Child’s growth depends on many factors, including bone age. Checking bone age is a recognized method to help assess final height. This simple test is used by pediatricians to diagnose short stature. When is it a good time to get tested, what does the measurement look like, and what does a delayed or accelerated bone age mean?
One child, three different ages
Record age – depends on the child’s date of birth.
Biological age – the child’s maturity level in relation to the developmental norm for a given population.
Growth age – the child’s height compared to the norms for a given population.
If a child has a growth deficiency, the growth age is lower than the calendar age. For example, a 7-year-old boy with a height of 110 cm (<3rd percentile). 110 cm is the median height for 5-year-old boys. Therefore, this boy’s height age is 5 years. The differences may be due to abnormal thyroid function, decreased growth hormone secretion, improper diet, Turner syndrome, pubertal disorders. Hyperthyroidism causes accelerated bone age, while hypothyroidism causes delayed bone age. Accelerated bone age is characteristic of accelerated puberty and slowed bone age is characteristic of delayed puberty.
When should the test be performed?
The test is recommended if you have growth disorders, e.g. you are too short (height below the 3rd percentile) in relation to your age. If, despite your tall parents, you grow slower than a child of short parents. Most often you will notice growth differences between peers at school. Pediatricians most often order this test to diagnose diseases associated with low growth. Determining your bone age will let you know if you should just watch how fast you grow and mature, or if you need to see an endocrinologist.
The test is also worth doing if you have pubertal disorders – premature signs of puberty (before age 8 in girls and before age 9 in boys) or delayed signs of puberty (no pubertal signs after age 13 in girls and after age 14 in boys).
How is bone age measured?
Measuring bone age using the Greulich-Pylea (GP) method is a non-invasive, safe and completely painless test. To determine the bone age, an X-ray is taken of the non-dominant hand and wrist (left for a right-handed person and vice versa). Then, on its basis, the specialist assesses the maturity of the child’s skeletal system. The examination should be performed by an experienced person, because the ossification nuclei in the wrist may appear out of synchrony and it is often not easy to match the X-ray picture with the scheme from the atlas. Then the doctor takes into account the ossification nuclei of the long bones of the hand.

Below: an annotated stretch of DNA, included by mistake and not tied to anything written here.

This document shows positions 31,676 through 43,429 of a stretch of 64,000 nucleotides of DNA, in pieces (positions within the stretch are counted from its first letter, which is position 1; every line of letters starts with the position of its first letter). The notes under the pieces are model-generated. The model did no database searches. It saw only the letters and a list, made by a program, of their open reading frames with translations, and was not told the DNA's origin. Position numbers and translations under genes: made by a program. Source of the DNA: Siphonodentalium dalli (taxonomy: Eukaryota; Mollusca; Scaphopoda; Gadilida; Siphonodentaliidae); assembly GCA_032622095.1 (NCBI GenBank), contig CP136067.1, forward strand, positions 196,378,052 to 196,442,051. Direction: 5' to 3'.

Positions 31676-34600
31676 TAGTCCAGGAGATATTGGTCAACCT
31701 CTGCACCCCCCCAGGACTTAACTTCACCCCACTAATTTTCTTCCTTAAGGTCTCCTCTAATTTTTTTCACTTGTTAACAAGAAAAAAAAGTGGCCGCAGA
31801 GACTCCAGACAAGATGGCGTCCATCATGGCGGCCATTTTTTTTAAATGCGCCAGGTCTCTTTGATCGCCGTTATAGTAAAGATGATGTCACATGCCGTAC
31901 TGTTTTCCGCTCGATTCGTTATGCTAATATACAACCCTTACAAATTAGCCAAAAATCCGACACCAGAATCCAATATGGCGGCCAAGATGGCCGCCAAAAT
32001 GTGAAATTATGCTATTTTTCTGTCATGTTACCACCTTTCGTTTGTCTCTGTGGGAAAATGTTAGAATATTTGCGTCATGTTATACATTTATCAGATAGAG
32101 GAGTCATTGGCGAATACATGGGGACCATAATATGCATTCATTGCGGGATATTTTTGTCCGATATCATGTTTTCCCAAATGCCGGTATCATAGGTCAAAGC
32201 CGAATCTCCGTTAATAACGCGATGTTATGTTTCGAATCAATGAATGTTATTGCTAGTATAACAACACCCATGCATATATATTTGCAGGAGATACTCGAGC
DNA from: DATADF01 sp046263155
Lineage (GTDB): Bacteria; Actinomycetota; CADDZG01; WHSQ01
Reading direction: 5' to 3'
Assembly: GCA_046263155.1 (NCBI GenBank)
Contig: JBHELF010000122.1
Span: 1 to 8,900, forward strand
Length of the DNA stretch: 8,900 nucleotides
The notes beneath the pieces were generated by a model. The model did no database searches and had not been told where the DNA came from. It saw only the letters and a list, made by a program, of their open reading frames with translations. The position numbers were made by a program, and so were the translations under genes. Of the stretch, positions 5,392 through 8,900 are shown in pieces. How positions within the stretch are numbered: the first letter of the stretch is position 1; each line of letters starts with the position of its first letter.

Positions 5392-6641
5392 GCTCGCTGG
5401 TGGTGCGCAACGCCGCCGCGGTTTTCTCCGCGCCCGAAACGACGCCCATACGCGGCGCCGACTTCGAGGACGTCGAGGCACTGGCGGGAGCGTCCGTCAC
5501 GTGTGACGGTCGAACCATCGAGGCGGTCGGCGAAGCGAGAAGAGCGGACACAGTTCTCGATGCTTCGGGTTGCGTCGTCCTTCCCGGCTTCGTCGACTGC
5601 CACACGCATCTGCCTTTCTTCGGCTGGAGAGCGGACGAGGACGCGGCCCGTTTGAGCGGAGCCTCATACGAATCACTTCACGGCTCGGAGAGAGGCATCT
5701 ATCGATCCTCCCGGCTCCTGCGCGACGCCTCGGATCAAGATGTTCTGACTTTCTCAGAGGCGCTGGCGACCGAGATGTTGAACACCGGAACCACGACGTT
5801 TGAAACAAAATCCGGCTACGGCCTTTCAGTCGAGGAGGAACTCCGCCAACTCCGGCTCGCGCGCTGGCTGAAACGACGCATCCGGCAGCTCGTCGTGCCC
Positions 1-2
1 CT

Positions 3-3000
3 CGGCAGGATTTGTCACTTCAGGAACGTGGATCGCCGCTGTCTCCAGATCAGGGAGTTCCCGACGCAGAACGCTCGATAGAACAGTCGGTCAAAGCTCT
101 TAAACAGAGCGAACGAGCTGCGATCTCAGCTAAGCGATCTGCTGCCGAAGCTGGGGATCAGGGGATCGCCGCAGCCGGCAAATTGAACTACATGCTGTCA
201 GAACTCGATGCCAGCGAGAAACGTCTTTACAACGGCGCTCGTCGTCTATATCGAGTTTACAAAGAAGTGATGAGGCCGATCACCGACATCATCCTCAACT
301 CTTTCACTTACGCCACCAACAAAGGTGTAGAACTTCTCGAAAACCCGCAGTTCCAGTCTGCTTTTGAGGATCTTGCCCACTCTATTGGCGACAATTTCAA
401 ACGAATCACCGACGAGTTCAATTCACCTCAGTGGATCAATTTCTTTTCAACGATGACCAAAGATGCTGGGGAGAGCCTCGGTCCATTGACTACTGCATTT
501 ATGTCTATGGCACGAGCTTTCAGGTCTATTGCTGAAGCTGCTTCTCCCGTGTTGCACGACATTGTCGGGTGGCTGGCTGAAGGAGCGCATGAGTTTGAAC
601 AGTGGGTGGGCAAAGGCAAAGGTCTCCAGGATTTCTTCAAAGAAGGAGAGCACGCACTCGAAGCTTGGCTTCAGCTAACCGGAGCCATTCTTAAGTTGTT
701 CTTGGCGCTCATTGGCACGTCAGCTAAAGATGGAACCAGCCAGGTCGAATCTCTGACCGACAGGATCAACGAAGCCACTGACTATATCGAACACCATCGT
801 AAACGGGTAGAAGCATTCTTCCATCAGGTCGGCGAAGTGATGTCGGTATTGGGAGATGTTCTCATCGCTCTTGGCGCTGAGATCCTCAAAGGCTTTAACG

How to interpret bone age assessment results?
Bone age can be consistent with metric age, delayed or accelerated by about a year.
Accelerated or concordant bone age
If a child has achieved an accelerated or calendar-concordant bone age and is characterized by low growth, he or she may achieve lower final height. In boys aged 16-18 years, in girls aged 15-16 years, this result usually indicates a completed growth process.
Retarded bone age
If a child turns out to have a delayed bone age by about 2-3 years, this often indicates genetically determined low growth combined with delayed puberty. This is already a better scenario than before, as the child may reach higher final height.
How often to check a child’s bone age?
Although the Greulich-Pylea bone age assessment is a safe test, it can expose the patient to a dose of x-rays. Doctors recommend performing this evaluation at least annually.
A bone age assessment is a useful test if you suspect you have a growth or pubertal disorder. With this diagnosis, your doctor is able to guide you on the right therapy to achieve a higher final height. It is also a clear signal for you to take care of the most important factors affecting growth, e.g. diet, sleep and physical activity.